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The Russian Empire 1450-1801$
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Nancy Shields Kollmann

Print publication date: 2017

Print ISBN-13: 9780199280513

Published to Oxford Scholarship Online: January 2017

DOI: 10.1093/acprof:oso/9780199280513.001.0001

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Western Borderlands in the Eighteenth Century

Western Borderlands in the Eighteenth Century

Chapter:
(p.103) 5 Western Borderlands in the Eighteenth Century
Source:
The Russian Empire 1450-1801
Author(s):

Nancy Shields Kollmann

Publisher:
Oxford University Press
DOI:10.1093/acprof:oso/9780199280513.003.0007

The chapter explores the eighteenth-century expansion of the Russian empire west and into the Black Sea steppe, culminating in the political and judicial reforms of Catherine II in 1770s–80s that destroyed many existing local autonomies. It details general tolerance of German institutions and elites as Russia acquired Livonia where a Baltic German nobility ruled over enserfed Latvian and Estonian peasants and summarizes Catherine II’s populationist importing of German and other settlers to the Volga and Black Sea steppe. The integration of Zaporozhian Cossacks and Sloboda Ukraine is explored and particular attention given to the political, economic, and cultural development of the Kyiv-based Ukrainian Hetmanate, whose national consciousness developed despite gradual loss of political autonomies. The chapter details the conquest of Crimea (1782) and three partitions of Poland (1772, 1793, 1795) that brought most of modern day Ukraine and Belarus’ into the Russian empire with a population that included Catholics, Uniates, and Jews.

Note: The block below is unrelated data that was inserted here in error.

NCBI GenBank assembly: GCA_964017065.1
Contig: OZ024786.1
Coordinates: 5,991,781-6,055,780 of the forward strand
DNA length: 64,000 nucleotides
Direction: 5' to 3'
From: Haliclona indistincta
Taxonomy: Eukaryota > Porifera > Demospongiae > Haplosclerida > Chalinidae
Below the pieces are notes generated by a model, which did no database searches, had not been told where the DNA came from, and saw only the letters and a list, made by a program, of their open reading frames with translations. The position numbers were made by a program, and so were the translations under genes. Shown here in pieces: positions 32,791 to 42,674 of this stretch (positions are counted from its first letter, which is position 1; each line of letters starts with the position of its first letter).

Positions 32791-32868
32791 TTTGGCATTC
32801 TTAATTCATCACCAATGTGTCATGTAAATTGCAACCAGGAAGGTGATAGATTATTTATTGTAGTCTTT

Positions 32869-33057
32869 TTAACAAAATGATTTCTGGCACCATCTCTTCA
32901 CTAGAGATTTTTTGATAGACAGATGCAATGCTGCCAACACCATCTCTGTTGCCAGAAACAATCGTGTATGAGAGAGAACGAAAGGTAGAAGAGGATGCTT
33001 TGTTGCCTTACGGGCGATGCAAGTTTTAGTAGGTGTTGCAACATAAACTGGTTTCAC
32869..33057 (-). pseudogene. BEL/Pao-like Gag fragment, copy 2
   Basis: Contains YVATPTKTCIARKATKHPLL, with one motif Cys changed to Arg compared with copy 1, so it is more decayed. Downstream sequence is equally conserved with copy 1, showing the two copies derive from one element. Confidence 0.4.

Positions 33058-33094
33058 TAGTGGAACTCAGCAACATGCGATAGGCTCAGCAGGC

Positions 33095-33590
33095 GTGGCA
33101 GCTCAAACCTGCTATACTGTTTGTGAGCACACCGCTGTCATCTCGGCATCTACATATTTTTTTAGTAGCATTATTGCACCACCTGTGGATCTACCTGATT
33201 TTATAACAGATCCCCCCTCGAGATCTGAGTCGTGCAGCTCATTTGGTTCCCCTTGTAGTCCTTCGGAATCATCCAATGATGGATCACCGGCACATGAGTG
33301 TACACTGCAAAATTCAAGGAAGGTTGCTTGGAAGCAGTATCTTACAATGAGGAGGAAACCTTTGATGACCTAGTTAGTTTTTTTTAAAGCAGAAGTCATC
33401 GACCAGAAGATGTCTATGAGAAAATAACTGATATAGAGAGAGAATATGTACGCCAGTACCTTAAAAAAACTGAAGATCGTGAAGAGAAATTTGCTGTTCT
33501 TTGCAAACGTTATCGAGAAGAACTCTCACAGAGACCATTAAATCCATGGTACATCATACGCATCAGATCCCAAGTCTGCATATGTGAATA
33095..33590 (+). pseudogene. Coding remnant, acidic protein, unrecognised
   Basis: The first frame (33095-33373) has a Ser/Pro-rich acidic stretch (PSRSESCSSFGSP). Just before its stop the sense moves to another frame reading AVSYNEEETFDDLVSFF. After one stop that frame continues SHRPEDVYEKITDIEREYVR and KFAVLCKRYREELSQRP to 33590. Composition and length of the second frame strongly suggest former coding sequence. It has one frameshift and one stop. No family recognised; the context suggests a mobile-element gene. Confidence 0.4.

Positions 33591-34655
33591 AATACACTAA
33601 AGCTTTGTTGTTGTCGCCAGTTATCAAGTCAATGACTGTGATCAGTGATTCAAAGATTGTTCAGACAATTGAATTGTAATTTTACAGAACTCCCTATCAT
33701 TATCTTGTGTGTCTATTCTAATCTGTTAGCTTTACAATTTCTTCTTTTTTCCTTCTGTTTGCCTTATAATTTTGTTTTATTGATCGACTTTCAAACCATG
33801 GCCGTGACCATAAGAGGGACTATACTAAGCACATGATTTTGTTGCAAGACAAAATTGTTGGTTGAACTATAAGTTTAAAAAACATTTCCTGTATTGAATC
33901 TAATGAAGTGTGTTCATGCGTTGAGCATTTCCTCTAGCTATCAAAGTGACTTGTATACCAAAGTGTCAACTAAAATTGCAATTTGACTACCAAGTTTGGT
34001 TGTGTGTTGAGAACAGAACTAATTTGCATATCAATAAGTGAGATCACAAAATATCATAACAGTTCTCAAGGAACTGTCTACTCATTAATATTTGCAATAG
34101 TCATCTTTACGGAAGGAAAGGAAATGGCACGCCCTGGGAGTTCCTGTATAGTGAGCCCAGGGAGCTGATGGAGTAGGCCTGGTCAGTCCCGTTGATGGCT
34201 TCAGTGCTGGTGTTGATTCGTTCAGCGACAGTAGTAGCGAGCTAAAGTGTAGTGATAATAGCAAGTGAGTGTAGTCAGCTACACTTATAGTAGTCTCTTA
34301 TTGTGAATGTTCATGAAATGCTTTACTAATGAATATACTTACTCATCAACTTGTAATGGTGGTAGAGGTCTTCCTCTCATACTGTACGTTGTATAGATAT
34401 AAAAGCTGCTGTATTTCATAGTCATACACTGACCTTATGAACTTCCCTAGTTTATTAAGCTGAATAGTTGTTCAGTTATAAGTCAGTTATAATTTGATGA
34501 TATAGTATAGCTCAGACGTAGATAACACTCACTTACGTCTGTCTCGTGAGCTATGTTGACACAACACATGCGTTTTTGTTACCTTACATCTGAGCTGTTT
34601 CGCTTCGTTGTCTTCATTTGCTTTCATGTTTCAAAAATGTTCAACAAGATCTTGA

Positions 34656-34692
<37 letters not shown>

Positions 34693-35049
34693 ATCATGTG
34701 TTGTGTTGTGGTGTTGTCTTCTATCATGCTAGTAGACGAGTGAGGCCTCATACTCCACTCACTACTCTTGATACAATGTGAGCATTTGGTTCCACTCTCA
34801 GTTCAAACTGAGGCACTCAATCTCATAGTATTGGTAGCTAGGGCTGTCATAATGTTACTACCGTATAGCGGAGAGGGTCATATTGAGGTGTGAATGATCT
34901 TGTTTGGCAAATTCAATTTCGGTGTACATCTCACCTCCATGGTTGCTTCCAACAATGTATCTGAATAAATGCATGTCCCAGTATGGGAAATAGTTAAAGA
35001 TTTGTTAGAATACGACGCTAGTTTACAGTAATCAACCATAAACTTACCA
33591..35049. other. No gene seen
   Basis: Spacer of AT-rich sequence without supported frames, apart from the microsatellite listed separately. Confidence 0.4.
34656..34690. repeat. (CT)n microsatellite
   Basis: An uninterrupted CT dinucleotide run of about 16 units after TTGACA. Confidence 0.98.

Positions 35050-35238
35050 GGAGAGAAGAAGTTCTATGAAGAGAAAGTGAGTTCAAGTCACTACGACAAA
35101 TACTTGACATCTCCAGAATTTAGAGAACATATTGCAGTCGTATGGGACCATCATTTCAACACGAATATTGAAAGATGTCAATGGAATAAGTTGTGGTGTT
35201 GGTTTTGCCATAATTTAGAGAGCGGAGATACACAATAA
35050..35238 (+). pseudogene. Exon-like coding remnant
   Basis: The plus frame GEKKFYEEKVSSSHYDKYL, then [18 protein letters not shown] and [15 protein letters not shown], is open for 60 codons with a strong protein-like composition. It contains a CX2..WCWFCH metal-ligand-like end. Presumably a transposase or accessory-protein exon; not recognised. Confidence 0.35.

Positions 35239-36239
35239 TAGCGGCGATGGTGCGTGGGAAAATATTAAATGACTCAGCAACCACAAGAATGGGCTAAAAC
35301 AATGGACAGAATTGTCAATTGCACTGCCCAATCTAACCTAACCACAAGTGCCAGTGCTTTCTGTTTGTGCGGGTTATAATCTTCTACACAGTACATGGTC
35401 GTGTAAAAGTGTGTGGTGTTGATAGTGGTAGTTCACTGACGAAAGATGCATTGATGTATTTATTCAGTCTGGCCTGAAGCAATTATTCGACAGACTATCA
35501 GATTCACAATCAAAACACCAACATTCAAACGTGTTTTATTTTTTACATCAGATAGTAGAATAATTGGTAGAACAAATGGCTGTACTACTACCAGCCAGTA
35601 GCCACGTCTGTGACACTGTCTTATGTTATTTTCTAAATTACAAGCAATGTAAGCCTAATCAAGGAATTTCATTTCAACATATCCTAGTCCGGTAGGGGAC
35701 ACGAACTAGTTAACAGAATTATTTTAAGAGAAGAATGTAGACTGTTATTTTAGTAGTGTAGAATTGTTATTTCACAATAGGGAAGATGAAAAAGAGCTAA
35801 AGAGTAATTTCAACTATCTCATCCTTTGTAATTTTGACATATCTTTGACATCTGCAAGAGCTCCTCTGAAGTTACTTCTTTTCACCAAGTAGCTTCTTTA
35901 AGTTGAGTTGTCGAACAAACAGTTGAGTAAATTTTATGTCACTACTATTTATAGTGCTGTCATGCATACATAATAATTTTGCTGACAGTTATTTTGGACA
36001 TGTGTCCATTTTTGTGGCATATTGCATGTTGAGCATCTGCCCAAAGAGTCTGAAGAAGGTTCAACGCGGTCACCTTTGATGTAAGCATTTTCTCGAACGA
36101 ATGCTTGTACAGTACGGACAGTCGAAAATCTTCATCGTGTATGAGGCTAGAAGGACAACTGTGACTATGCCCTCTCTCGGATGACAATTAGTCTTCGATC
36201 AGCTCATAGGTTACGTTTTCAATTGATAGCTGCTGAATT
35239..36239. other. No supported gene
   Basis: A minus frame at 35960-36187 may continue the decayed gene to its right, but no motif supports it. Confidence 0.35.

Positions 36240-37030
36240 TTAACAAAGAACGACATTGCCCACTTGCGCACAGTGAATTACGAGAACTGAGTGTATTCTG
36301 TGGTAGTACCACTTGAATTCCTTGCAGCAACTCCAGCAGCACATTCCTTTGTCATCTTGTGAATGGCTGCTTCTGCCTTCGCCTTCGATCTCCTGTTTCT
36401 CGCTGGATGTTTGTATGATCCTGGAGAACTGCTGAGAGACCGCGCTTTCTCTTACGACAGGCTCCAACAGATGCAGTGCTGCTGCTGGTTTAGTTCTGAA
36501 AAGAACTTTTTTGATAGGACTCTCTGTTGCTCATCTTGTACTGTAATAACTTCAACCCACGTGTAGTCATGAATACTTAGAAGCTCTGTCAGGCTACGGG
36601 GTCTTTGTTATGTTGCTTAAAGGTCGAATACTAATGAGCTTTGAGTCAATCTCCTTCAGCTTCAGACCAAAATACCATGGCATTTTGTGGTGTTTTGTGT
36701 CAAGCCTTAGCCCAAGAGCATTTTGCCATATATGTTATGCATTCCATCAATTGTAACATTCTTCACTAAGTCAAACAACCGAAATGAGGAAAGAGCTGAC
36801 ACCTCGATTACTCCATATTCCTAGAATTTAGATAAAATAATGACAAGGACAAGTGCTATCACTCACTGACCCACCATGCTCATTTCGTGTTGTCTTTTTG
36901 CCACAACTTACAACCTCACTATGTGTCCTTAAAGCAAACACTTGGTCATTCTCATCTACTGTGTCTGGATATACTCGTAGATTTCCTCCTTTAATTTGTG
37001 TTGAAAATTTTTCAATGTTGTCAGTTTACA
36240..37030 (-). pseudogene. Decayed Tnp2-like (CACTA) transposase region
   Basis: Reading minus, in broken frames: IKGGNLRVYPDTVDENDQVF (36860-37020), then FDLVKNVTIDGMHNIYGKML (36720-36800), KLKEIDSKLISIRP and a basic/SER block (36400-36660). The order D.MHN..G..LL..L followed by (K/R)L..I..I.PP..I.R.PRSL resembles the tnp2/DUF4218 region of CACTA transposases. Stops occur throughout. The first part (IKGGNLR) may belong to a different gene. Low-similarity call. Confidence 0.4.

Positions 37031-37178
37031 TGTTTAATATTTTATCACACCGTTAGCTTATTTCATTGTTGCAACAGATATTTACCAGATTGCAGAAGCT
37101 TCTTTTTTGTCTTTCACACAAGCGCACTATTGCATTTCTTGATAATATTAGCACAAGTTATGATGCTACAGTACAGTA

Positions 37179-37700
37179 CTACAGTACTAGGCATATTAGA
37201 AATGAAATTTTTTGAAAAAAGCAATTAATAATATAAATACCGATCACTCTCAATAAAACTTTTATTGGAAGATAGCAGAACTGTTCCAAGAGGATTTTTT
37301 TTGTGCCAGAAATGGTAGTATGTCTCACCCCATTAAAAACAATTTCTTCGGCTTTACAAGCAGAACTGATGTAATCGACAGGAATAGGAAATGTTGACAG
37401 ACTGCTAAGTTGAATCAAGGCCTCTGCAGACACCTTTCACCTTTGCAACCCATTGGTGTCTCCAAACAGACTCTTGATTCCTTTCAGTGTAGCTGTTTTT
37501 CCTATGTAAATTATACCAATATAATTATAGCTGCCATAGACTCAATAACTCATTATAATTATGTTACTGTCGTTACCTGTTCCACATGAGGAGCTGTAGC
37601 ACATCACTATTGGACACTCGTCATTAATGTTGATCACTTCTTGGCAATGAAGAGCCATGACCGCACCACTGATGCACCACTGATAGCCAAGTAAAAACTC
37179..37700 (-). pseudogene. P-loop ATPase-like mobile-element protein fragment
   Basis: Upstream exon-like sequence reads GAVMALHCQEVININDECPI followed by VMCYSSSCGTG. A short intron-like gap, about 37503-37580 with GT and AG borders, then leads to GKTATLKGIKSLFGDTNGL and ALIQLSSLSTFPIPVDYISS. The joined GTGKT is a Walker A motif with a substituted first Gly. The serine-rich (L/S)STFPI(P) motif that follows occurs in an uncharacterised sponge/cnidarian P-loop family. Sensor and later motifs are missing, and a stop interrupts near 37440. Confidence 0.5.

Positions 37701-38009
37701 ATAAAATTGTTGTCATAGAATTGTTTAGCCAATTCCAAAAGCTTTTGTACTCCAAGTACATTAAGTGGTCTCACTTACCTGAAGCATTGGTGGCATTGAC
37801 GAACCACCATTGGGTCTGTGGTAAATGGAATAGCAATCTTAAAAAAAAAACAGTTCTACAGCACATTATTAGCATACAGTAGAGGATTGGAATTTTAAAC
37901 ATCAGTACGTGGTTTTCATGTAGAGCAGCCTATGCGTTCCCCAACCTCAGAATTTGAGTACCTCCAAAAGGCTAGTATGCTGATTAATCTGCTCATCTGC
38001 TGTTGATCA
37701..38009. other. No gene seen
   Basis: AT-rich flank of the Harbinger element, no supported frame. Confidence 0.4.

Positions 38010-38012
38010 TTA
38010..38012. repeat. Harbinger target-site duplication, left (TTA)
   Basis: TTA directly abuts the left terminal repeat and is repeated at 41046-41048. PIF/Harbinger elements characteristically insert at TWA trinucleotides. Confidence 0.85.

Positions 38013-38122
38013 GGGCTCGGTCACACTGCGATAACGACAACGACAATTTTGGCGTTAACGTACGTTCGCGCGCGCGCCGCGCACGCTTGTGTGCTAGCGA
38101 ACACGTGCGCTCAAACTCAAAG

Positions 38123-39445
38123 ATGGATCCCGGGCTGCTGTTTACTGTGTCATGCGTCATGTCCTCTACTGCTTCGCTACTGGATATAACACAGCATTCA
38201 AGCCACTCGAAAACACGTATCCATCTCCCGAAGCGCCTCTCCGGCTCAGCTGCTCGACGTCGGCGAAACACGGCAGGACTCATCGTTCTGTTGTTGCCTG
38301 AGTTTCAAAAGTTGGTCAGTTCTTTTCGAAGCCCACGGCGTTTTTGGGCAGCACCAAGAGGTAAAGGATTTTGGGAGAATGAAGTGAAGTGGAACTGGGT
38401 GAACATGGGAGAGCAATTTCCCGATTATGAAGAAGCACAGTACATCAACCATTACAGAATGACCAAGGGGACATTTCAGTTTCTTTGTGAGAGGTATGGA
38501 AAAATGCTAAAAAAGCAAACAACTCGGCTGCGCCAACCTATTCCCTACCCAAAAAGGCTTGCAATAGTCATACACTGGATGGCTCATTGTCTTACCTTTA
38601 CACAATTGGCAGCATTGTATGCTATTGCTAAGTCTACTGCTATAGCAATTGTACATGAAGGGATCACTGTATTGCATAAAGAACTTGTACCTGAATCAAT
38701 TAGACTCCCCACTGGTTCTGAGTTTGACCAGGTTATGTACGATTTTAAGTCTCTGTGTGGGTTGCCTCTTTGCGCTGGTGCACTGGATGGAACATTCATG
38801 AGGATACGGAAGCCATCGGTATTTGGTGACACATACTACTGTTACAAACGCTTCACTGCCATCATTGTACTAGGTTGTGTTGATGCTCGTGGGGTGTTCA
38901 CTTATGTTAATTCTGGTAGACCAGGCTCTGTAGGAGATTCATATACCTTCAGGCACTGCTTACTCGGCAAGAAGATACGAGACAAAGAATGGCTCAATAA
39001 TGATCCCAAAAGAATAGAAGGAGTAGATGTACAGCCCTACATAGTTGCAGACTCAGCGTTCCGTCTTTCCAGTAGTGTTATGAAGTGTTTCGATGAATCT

Keywords:   Polish-Lithuanian Commonwealth, partitions of Poland, Hetmanate, Ottoman empire, Livonia, Baltic Germans, Black Sea steppe, Crimea, Ukraine, Orthodoxy

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